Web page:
Minus Richardson and Weeden, Browns Grab Points Against Vikings
Alan Penny 2013-09-20 in NFL Picks
The Cleveland Browns have traded their best offensive player and will be using a quarterback who has, well, been used very little in his NFL career. So the Minnesota Vikings may have found the right opportunity to get out from under an 0-2 start and climb toward a second consecutive playoff berth. We will find out on Sunday at 1 PM ET at the Metrodome in Minneapolis.
In the NFL betting lines that have been established on this game by the folks at Bovada, the Vikes are solid favorites against a Cleveland team that once again finds itself in a bit of chaos:
There were shock waves sent through the league on Wednesday as it was announced that the Browns had traded Trent Richardson, the player they drafted in the first round of last year’s draft, to the Indianapolis Colts in exchange for a first-round choice next year. Although one could easily imagine why the Colts would make a deal like that, there didn’t appear to be an explanation as to why Cleveland would deal its top running back. The CEO of the team, Joe Banner, said based on how we’re building this team for sustainable success, we’re going to be aggressive and do what it takes to assemble a team that consistently wins.”
Richardson had gained 105 yards on 31 carries, and he was the only Cleveland player with any rushing yards at all aside from quarterback Brandon Weeden. As for relief, the Browns signed free agent Willis McGahee, who had previous made his mark in Denver and Baltimore.
The company line from the Cleveland brass was that they were looking toward the future, although most people were thinking that Richardson was going to be a cornerstone of that future. But the speculation now is that the Browns are going to use the Colts’ first-rounder to draft a quarterback, although it may be in the second half of the first round and thus may preclude them from being able to get a premium guy.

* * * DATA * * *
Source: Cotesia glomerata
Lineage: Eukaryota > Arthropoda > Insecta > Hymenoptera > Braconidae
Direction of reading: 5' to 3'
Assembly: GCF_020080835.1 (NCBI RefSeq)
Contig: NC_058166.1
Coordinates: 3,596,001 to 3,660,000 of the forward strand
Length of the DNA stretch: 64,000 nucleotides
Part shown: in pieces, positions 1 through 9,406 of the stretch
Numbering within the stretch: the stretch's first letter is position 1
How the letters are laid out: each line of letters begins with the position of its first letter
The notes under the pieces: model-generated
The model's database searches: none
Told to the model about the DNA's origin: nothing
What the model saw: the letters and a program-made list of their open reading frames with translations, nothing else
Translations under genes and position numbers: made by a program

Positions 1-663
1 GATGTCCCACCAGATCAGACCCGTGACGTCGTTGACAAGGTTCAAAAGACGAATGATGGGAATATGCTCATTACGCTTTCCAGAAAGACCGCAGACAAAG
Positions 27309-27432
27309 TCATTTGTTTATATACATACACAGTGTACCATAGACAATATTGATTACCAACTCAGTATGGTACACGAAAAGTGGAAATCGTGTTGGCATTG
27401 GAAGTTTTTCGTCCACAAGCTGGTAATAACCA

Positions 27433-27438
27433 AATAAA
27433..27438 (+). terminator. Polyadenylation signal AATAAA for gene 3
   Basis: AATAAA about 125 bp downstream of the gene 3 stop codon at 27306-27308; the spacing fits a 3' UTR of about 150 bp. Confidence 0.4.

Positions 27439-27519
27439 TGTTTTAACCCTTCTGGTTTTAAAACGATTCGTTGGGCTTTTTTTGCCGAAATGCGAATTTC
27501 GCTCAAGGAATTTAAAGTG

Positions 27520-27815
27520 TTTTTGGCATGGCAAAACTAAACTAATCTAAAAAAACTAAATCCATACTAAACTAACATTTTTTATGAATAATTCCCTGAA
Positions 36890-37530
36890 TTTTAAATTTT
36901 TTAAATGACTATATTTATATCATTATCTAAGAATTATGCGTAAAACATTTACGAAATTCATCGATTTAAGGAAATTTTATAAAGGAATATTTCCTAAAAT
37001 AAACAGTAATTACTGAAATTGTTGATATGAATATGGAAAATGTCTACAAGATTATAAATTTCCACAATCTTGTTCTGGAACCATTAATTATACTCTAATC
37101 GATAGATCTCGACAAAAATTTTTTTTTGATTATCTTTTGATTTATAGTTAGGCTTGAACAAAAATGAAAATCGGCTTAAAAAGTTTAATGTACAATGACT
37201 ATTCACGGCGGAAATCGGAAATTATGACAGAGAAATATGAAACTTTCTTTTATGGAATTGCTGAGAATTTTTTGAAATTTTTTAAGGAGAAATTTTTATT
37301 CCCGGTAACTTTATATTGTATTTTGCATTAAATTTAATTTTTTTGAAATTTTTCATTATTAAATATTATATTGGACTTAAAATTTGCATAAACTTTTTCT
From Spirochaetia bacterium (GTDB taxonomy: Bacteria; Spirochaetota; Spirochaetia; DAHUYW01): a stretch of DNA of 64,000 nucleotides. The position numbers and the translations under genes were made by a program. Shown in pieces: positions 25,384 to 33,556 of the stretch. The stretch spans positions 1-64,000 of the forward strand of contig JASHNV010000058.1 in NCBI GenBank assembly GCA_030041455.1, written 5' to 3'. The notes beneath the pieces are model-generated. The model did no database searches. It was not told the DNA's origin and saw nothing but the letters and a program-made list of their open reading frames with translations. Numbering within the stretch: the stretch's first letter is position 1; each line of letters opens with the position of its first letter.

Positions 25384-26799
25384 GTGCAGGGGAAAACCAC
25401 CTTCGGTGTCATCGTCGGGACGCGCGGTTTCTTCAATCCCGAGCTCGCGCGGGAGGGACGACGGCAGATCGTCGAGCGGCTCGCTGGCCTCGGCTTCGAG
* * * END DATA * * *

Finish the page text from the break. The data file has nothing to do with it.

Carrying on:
But Bovada NFL bettors see what the level of satisfaction is with Weeden, who is just 55% thus far and has been sacked eleven times already in two games. He is indecisive, and may not fit into the plans Rob Chudzinski and Norv Turner have for this offense. He’s also banged up with a thumb injury, and won’t play this week. Jason Campbell, the veteran who has fumbled opportunities to be a starter elsewhere, will not take his place. Instead it will be Brian Hoyer, who has played very little in his five-year NFL career.
So things are a shambles already in Cleveland. What about Minnesota’s situation?
Well, we know they have the incomparable Adrian Peterson, who’s had 193 yards over the first two games, but he can’t go it all by himself, and that is where the problem has been.. Christian Ponder is struggling mightily, having been intercepted four times in the early going. So he will need to bounce back here, needless to say. Ponder at least can boast of some people who can catch the football, with Jerome Simpson (189 yards, and a former Bengal who has faced this secondary before) and Greg Jennings (the former Packer) on the flanks.
We are curious as to how much of an effect Jared Allen could have on this game, especially with the inexperienced quarterback at the helm for Cleveland. Hoyer has not stared down a lot of pass rushers like this, and Allen, who has registered Minnesota’s only sack thus far, should be foaming at the mouth, although he’ll have to beat a Pro Bowl offensive tackle in Joe Thomas to get into the pocket.
The Browns are the seven-point underdog in NFL betting at Bovada, and no wonder; they have certainly not won the “battle of third down.” They have converted on just 17% of their opportunities (a pitiful figure) while allowing the opposition to make a first down on 50% of all occasions. They have averaged just over four yards per offensive play, so in that respect it looks like the same old story with this franchise. But the Browns’ stop unit has also stopped both Miami and Baltimore cold when they’ve tried to run the ball, and that holds out a special challenge to Peterson (who aspired to a 2500-yard season) to make a difference.